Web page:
violent detachment of rock slabs from the sides or roof.

Stratified rock consists of individual strata with little or no resistance against

separation along the boundaries between the strata. The strata may or may not be weakened

by transverse joints. In such rock the spalling condition is quite common.

Moderately jointed rock contains joints and hair cracks, but the blocks between

joints are locally grown together or so intimately interlocked that vertical walls do not

require lateral support. In rocks of this type, both spalling and popping conditions may be

encountered.

Blocky and seamy rock consists of chemically intact or almost intact rock fragments

which are entirely separated from each other and imperfectly interlocked. In such rock,

vertical walls may require lateral support.

Crushed but chemically intact rock has the character of crusher run. If most or

all of the fragments are as small as fine sand grains and no re-cementation has taken place,

crushed rock below the water table exhibits the properties of a water bearing sand.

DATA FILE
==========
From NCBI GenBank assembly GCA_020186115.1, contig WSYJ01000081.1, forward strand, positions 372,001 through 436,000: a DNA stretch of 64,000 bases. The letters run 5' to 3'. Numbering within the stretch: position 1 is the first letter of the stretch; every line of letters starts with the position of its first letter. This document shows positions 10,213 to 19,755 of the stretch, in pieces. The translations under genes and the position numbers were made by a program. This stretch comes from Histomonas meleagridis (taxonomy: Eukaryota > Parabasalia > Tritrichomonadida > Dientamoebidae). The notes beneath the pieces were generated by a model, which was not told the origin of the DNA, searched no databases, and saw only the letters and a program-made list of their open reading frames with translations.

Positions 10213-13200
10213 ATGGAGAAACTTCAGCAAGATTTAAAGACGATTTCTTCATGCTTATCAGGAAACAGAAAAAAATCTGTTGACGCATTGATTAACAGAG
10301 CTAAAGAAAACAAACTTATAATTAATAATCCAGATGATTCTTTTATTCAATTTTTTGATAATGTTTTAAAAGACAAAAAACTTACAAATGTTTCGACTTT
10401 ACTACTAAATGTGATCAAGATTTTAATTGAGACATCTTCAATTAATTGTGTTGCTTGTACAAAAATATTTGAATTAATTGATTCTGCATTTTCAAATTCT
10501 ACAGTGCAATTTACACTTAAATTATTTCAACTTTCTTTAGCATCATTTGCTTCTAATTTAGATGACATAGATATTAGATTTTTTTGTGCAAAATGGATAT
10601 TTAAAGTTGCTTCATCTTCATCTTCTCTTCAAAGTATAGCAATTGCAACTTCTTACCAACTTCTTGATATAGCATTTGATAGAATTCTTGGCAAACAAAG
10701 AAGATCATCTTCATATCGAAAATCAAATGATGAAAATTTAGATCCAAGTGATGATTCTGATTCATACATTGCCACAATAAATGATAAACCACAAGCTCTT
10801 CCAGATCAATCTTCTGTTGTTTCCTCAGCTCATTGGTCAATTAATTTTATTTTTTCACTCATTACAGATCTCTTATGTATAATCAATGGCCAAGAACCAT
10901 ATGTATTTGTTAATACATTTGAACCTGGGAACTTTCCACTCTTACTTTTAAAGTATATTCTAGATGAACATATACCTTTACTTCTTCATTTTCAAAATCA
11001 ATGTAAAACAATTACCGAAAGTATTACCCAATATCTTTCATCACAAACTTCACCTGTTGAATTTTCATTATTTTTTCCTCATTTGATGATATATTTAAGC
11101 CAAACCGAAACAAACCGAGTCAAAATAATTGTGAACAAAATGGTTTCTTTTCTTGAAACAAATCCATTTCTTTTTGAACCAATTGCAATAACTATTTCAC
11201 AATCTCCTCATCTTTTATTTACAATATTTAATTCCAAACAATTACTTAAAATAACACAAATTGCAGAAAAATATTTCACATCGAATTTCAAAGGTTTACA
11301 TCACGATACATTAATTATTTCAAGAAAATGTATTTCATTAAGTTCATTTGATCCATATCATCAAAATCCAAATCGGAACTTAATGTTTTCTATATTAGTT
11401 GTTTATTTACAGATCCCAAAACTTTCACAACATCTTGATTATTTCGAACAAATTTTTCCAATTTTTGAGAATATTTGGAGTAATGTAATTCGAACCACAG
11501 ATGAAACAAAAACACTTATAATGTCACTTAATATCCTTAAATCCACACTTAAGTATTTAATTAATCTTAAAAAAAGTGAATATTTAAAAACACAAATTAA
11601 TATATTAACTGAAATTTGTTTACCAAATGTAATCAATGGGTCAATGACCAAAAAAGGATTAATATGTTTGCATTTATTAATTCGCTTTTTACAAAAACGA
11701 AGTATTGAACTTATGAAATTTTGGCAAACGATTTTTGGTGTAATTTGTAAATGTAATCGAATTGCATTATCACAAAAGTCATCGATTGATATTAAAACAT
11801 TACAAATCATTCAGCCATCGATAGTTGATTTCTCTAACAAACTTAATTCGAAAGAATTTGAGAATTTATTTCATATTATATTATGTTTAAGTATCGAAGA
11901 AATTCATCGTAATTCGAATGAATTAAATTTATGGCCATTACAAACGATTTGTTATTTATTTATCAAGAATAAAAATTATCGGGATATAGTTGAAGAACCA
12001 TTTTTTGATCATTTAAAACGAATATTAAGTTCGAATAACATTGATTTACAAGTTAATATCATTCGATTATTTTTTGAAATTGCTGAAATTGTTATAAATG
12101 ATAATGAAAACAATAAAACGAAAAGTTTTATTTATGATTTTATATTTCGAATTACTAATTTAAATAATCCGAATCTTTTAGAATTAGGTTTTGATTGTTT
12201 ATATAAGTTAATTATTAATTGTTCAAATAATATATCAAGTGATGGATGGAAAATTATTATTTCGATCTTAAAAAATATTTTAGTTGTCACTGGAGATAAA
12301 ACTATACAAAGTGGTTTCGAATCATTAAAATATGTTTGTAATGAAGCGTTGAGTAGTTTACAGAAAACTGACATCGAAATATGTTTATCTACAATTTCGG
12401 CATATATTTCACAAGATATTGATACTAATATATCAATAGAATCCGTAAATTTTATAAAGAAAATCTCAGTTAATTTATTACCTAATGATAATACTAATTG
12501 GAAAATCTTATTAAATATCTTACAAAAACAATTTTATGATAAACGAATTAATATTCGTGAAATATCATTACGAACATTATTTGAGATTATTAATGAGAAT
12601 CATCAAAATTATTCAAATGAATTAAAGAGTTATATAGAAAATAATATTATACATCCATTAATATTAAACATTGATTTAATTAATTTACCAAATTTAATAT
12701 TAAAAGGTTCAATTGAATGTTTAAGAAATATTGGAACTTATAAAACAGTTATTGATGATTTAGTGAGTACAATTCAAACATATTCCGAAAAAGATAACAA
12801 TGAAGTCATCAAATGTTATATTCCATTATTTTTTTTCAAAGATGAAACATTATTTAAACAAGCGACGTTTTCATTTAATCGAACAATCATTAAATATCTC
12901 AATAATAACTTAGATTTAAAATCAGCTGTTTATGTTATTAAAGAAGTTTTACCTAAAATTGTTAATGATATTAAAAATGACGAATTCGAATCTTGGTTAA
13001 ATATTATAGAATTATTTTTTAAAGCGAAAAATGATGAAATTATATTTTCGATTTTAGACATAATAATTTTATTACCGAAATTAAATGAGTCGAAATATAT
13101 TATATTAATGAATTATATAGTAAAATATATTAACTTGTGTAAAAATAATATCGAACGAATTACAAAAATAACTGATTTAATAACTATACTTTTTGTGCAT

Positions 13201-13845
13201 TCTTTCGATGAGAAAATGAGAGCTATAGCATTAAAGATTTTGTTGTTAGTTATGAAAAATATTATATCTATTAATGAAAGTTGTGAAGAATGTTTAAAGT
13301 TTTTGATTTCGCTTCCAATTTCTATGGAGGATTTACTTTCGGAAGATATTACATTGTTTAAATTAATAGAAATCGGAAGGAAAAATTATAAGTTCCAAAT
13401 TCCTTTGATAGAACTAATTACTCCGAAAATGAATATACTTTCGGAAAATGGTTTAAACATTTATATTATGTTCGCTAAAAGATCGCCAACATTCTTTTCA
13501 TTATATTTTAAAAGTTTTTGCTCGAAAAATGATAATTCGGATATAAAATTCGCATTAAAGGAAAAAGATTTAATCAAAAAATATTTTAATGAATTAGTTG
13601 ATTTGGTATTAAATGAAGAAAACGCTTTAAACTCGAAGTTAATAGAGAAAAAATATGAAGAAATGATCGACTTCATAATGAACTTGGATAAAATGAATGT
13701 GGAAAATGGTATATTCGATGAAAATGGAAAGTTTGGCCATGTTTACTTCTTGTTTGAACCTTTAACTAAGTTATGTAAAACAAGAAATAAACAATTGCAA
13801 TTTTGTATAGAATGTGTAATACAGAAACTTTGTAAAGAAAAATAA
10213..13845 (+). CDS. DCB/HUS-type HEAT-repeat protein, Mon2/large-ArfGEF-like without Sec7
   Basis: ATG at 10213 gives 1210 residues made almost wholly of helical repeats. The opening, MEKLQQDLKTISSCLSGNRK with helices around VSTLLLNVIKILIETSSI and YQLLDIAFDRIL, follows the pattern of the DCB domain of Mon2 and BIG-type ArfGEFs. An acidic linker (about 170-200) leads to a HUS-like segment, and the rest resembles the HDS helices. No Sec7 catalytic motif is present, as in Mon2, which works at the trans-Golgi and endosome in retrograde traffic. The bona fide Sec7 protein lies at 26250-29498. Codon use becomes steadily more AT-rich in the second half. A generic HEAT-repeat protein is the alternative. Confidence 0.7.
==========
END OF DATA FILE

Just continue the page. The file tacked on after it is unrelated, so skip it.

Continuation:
Squeezing rock slowly advances into the tunnel without perceptible volume increase.

A prerequisite for squeeze is a high percentage of microscopic and sub-microscopic particles

of micaceous minerals or clay minerals with a low swelling capacity.

Swelling rock advances into the tunnel chiefly on account of expansion. The capacity

to swell seems to be limited to those rocks that contain clay minerals such as

montmorillonite, with a high swelling capacity.

(ii) Rock Structure Rating (RSR)

Wickham et al (1972) described a quantitative method for describing the quality of

a rock mass and for selecting appropriate support on the basis of their Rock Structure